Shakespeare - Plays - William Shakespeare
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Around 1600 AD, in the time of Queen Elizabeth, it was still a pretty new thing to write anything in English rather than Latin. William Shakespeare took advantage of the Renaissance: people had translated Greek and Latin plays into Italian and English, and more and more people were reading them. Everyone was excited about these new stories, and Shakespeare brought the new stories to ordinary English people - even people who couldn't read.

Shakespeare took Ovid's old story of Pyramus and Thisbe, and turned it into Romeo and Juliet. He took Plautus's play Menaechmi and turned it into the Comedy of Errors. He also used real historical events, like the life of Henry V, as the inspiration for his plays. But unlike Greek and Roman plays, Shakespeare's plays didn't have a chorus, or (generally) musical accompaniment, and he didn't limit himself to two or three speaking characters.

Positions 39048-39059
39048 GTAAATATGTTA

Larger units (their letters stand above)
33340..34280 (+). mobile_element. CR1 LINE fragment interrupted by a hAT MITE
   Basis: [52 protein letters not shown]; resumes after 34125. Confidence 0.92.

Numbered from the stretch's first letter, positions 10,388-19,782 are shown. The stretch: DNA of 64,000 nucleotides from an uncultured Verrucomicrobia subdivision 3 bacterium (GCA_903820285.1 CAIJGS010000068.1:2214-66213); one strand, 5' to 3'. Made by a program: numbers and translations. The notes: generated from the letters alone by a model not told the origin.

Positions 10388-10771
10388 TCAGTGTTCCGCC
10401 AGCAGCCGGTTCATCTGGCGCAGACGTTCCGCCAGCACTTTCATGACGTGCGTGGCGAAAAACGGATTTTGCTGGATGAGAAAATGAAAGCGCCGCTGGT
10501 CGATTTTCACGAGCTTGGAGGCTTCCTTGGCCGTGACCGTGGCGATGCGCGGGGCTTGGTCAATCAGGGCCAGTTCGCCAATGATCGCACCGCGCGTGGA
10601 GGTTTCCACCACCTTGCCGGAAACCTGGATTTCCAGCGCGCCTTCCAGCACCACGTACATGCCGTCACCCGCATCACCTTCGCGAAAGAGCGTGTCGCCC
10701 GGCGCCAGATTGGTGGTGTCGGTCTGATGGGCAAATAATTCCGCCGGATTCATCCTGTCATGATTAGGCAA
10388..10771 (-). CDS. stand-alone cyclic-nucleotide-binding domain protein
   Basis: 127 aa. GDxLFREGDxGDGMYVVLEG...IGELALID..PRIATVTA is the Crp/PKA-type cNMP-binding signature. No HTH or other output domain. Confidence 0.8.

More about Elizabethan England

Bibliography and further reading about Shakespeare:

Elizabethan England
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Karen Carr is Associate Professor Emerita, Department of History, Portland State University. She holds a doctorate in Classical Art and Archaeology from the University of Michigan. Follow her on Instagram or Twitter, or buy her book, Vandals to Visigoths.
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  • Carr, K.E. . Study Guides, . Web. 29 April, 2017